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Monday, December 26, 2016

Psychological Reversal

Izaak Walton was an English writer who often spoke in terms of loss - not in a negative way, but in a very thought provoking manner. For example, he once said, "The person who loses his conscience has nothing left worth keeping." He also reminds us that "no man can ever lose what he never had". Probably one my favorite quotes from Mr. Walton is: "God has two dwellings; one in heaven, and the other in a meek and thankful heart."  He certainly hit that one on the head! I am certain God dwells in the heart of meek - for no other pursuit, self-help process, or therapy session can truly produce meekness in a man's heart. True thankfulness also springs forth from a heart that has become intimately acquainted with grace. Yes, we can be thankful without grace, but it is fleeting. Deep, lasting gratitude is only possible where grace has had an affect.

When the law came into the picture, sin grew and grew; but wherever sin grew and spread, God’s grace was there in fuller, greater measure. No matter how much sin crept in, there was always more grace. (Romans 5:20 VOICE)

Apart from grace's action, there can be no real change of heart - without a true change of heart, man will continue to choose things which end in loss for him - whether he likes it or not. Man cannot truthfully comprehend the depth of his need until he is faced with the beauty of grace. There is just something about grace that reveals the true self - the deepest longings of one's heart and the lame attempts we make to meet those needs in our own power or effort. Man might argue they don't like this idea of grace because it carries with it the idea of conviction, but I'd have to say that apart from conviction we don't appreciate the value of grace.


Why does sin grow in the presence of the law? Shouldn't it be just the opposite? Shouldn't the law produce something quite the opposite of "law-breaking"? You'd think that'd be the case, but in reality we have a way of seeing how close we can get to the line and even kind of "straddle" it on occasion without being "caught" by the law. Many of us have heard the term "reverse psychology" in which we say one thing while trying to get the person to do another, such as "kids stay in the house" when we actually are hoping they will go out and enjoy a little sunshine.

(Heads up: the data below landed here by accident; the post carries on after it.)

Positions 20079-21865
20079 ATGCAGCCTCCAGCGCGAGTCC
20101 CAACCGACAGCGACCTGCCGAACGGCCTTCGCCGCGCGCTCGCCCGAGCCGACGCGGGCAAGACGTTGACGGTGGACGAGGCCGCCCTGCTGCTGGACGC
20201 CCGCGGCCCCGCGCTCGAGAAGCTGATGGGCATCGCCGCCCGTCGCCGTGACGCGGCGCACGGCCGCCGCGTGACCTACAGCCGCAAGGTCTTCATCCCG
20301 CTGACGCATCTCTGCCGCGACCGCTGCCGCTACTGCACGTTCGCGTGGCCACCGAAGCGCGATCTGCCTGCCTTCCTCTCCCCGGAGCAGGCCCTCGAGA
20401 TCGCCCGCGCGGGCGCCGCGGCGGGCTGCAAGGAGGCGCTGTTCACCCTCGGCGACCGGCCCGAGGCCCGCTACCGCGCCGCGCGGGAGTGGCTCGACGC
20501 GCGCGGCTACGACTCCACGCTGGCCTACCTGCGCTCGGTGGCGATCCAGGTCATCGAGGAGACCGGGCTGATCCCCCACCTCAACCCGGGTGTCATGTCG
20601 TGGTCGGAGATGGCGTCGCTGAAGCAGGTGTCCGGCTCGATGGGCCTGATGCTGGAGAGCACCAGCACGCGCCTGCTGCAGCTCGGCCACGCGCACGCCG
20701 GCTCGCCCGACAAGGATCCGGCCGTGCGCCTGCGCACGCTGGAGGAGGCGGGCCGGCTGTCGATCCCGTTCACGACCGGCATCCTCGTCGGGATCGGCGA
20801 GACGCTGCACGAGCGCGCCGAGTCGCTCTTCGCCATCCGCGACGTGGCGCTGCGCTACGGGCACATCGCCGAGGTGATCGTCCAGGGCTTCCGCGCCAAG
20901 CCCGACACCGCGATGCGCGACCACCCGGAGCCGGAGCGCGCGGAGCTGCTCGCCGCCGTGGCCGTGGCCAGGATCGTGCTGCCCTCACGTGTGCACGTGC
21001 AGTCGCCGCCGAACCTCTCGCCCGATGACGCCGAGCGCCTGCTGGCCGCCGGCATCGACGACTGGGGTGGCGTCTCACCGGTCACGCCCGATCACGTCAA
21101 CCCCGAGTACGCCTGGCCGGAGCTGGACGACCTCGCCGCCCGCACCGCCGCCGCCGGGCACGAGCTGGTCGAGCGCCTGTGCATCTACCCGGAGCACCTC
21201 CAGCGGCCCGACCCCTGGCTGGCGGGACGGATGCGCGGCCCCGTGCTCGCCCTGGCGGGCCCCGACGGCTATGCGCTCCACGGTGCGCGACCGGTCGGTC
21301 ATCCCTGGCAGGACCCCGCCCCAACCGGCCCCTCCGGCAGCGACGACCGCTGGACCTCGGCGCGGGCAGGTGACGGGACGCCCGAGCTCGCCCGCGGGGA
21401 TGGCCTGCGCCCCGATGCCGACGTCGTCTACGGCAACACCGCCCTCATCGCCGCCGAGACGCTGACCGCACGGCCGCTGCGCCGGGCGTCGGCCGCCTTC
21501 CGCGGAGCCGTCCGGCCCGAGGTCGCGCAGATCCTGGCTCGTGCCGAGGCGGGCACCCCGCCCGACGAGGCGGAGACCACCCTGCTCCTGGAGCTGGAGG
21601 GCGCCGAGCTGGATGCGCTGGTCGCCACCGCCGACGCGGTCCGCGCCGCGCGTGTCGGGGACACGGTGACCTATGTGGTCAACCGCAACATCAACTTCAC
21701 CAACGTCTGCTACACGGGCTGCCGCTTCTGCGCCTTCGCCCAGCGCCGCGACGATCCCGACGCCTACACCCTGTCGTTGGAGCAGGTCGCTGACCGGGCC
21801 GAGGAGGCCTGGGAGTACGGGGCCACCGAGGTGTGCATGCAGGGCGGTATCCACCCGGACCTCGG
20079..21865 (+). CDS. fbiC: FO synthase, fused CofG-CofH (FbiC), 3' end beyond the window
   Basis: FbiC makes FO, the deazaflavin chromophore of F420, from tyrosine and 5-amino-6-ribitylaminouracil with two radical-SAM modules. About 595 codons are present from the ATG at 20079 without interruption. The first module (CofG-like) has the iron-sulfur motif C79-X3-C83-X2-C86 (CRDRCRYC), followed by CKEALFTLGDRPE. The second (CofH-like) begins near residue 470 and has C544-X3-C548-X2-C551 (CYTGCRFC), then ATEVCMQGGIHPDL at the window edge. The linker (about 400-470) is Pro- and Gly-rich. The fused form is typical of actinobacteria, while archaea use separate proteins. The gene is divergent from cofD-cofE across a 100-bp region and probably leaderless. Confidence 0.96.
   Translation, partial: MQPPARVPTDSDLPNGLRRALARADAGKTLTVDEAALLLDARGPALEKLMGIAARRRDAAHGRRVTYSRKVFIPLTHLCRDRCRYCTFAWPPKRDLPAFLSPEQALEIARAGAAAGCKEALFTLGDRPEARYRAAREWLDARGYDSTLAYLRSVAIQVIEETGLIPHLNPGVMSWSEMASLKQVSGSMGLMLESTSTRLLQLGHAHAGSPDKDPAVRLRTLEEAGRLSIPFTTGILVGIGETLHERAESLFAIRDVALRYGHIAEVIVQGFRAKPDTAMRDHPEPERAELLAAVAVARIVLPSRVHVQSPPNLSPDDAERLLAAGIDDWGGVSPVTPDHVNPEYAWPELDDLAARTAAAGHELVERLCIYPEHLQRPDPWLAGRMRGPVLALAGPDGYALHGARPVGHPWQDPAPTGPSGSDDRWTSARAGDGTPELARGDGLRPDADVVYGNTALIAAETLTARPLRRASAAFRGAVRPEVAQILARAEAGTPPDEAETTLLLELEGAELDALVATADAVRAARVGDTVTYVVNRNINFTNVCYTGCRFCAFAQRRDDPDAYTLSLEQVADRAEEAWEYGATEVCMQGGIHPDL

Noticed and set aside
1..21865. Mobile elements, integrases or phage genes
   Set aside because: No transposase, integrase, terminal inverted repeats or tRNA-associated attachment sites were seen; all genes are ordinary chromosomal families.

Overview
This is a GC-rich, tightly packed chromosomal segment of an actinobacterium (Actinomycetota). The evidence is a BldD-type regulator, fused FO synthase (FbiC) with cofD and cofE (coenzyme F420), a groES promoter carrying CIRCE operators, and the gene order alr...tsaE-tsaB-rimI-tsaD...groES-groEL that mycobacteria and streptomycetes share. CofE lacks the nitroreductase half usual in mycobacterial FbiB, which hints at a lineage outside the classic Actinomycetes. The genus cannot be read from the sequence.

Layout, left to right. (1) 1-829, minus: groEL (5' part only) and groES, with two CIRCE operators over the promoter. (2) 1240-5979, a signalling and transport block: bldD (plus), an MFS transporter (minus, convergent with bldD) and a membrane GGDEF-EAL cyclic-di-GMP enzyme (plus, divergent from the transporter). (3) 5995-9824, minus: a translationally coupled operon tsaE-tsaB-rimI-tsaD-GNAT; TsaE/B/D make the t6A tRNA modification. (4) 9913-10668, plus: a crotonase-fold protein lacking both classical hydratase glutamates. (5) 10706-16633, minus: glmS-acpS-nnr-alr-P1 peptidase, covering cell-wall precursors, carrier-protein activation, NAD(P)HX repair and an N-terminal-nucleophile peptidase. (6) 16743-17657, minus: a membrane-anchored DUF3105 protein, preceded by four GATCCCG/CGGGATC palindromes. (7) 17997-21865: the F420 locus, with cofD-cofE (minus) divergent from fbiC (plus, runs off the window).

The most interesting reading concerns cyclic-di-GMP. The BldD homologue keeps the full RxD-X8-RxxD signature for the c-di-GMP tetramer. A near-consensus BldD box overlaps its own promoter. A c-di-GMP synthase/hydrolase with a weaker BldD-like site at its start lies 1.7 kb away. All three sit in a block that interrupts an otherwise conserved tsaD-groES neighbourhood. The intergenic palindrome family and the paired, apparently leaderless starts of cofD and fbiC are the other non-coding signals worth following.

Most of us have not heard the term "psychological reversal", though. This refers to the tendency one might exhibit to actually "sabotage" oneself through actions that seem contrary to what one would expect. For example, when someone can easily make friends because they are outgoing and engage in things that interest those who they are friends with, they may experience some "good feelings" from those friendships, but the psychologically reversed individual actually feels bad about feeling good! So, they do everything they can to create chaos in the relationship because they don't believe they are meant to feel good!


Some of us go through life thinking we should not feel good about grace. We are psychologically reversed in our thinking about grace! We think we are meant to experience "bad stuff" like conviction and shame, but we don't think we are "deserving" of the good feelings grace produces. Grace produces such feelings because we finally have an answer for our conviction and we come out from under that weight of shame! Like it or not, this is how God works - he wants us to feel good! He wants us to appreciate sin's weight and understand that there is a way "out from under" that weight - grace! 


A truly grateful heart springs from a heart willing to be embraced by grace - then holds on for dear life to the affects of grace to deal with the sense of conviction and the weight of shame that sin has produced in our lives. We can resist the "goodness" of grace all we want, thinking our sin should make us feel shame, but in God's economy there is no room for shame. Shame is not something we should live with - it is something "shed" at the moment we reach out to embrace grace! Just sayin!